The forum was an opportunity for people to learn ways to protect themselves from scams, know what to do if they are targeted by a scam, and hear about the steps the government is taking to crackdown on this crime.


Prior to the current government coming into office, Australians were losing over $3 billion a year to scams. Of particular concern, scam losses had doubled and doubled again in the space of three years.


That trend has now flipped, and losses have significantly reduced in the first six months of the Government’s crackdown. In November 2023, scam losses decreased by over 50% compared with November 2022.


Federal Member for Robertson, Dr Gordon Reid said “Our community and local businesses are more protected from scammers than ever before with the establishment of the National Anti-Scams Centre.”


“Every day, scammers are ripping money out the pockets of hard-working Australians. The Government is fighting back," he said.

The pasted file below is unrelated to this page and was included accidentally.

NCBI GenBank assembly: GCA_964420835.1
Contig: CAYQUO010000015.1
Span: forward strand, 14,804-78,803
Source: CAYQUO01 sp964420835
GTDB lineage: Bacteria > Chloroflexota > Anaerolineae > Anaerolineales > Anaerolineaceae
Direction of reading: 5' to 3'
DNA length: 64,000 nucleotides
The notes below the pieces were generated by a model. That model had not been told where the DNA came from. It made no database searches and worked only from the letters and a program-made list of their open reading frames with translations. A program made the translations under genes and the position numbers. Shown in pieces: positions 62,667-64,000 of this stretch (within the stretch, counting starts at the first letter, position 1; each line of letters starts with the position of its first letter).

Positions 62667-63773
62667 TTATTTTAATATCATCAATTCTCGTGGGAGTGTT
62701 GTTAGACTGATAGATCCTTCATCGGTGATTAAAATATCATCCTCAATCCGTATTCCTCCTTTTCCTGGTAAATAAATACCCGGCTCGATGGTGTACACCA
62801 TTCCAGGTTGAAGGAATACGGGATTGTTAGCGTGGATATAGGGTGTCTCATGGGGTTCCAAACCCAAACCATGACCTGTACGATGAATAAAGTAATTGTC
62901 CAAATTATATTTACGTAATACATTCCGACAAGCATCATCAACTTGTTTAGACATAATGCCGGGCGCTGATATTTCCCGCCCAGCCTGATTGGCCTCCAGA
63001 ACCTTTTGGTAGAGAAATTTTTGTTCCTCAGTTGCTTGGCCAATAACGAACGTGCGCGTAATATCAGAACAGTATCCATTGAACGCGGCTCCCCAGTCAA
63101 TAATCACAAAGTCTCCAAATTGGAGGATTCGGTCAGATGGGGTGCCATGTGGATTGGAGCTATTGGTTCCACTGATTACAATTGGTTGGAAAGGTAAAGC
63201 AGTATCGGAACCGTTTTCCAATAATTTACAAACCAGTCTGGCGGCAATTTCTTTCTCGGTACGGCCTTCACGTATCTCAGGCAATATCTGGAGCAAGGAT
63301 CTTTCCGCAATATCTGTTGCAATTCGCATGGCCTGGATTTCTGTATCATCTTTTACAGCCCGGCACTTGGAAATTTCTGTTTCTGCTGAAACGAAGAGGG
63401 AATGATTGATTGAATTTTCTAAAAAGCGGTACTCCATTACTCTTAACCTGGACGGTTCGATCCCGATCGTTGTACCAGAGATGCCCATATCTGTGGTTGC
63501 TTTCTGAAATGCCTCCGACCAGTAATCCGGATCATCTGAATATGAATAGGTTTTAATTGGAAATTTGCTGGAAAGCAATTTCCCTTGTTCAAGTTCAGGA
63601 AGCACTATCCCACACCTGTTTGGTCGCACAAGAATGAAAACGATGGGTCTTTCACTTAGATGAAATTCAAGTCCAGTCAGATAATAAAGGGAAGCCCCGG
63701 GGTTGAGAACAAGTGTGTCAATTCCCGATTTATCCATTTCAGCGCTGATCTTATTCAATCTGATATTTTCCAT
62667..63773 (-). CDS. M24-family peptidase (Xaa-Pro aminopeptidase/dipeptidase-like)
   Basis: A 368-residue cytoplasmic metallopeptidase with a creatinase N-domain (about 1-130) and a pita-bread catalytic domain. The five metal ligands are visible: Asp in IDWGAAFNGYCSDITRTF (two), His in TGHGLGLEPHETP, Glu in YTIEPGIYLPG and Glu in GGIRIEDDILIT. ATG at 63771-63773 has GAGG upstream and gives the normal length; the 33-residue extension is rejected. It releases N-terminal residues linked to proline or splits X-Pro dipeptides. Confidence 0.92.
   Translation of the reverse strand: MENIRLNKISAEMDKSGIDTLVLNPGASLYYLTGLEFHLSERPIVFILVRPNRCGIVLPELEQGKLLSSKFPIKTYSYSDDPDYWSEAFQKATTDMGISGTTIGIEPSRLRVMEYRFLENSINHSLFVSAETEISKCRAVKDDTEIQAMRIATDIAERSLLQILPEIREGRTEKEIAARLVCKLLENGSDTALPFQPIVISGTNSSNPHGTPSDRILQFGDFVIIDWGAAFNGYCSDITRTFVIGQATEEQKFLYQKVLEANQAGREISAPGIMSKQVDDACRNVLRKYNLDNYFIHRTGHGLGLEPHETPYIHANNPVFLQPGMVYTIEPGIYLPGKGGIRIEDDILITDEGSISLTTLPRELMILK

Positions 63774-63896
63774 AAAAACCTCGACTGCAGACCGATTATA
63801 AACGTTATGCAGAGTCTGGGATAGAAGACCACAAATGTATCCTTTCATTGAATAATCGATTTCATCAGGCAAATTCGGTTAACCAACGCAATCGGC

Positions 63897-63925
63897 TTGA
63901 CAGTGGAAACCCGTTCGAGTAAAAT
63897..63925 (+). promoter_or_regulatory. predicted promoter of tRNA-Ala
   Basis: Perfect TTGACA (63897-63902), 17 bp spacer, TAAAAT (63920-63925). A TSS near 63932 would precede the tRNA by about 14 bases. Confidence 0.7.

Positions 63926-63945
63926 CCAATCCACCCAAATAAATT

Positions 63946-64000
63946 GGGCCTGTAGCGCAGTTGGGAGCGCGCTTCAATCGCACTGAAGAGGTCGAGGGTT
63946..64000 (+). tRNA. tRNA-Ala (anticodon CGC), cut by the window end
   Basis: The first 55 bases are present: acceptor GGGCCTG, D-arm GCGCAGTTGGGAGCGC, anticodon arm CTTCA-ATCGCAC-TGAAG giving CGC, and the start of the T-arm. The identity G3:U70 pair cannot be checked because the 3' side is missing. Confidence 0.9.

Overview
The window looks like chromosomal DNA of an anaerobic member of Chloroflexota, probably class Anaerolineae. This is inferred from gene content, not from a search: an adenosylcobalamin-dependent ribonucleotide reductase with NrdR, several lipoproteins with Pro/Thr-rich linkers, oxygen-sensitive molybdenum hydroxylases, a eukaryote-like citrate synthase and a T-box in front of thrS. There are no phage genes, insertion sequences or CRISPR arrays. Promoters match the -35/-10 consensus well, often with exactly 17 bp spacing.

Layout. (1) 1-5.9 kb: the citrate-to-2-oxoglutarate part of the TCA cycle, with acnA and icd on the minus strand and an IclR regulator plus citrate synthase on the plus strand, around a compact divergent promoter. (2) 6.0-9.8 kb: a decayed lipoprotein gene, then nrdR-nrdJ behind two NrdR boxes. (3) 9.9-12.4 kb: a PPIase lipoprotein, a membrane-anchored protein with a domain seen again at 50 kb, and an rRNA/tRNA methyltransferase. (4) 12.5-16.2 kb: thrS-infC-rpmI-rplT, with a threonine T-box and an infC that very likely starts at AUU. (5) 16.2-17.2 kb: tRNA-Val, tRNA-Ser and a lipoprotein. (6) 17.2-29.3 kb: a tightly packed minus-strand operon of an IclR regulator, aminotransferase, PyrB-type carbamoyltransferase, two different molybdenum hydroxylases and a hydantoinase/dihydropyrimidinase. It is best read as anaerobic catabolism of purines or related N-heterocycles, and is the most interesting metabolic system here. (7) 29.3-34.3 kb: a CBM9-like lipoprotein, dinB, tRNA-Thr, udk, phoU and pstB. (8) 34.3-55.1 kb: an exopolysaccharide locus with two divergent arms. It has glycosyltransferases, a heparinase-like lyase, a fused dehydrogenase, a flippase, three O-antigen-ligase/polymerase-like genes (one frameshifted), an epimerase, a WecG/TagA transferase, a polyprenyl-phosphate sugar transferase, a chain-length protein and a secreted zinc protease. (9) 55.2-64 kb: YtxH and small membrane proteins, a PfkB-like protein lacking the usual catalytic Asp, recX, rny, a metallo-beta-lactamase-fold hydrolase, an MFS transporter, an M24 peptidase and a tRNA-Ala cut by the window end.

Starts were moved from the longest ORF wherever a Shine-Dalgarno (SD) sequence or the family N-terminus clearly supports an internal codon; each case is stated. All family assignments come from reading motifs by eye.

“If an offer seems too good to be true or suspicious, it probably is."


The Federal Government is implementing an ambitious anti-scam agenda to combat scams and protect Australians.


The first phase was setting up the National Anti-Scam Centre (NASC) in July last year, which was part of an $86.5 million investment to fight scams and online fraud in the May Budget.


This announcement included:


  • $58 million for the ACCC to establish the National Anti-Scam Centre;


  • $17.6 million for ASIC to bust fake investment websites that promote fake scams; and


  • $10 million for ACMA to establish and enforce an SMS sender ID registry to stop scam texts.


Phase two of the government's anti-scam plan will include developing mandatory industry codes to impose tough new obligations on banks, telcos, and social media platforms to protect their customers from scams.


The NASC means that the people of the Central Coast can look to a trusted, centralised point within Government for information and education to protect themselves from scams.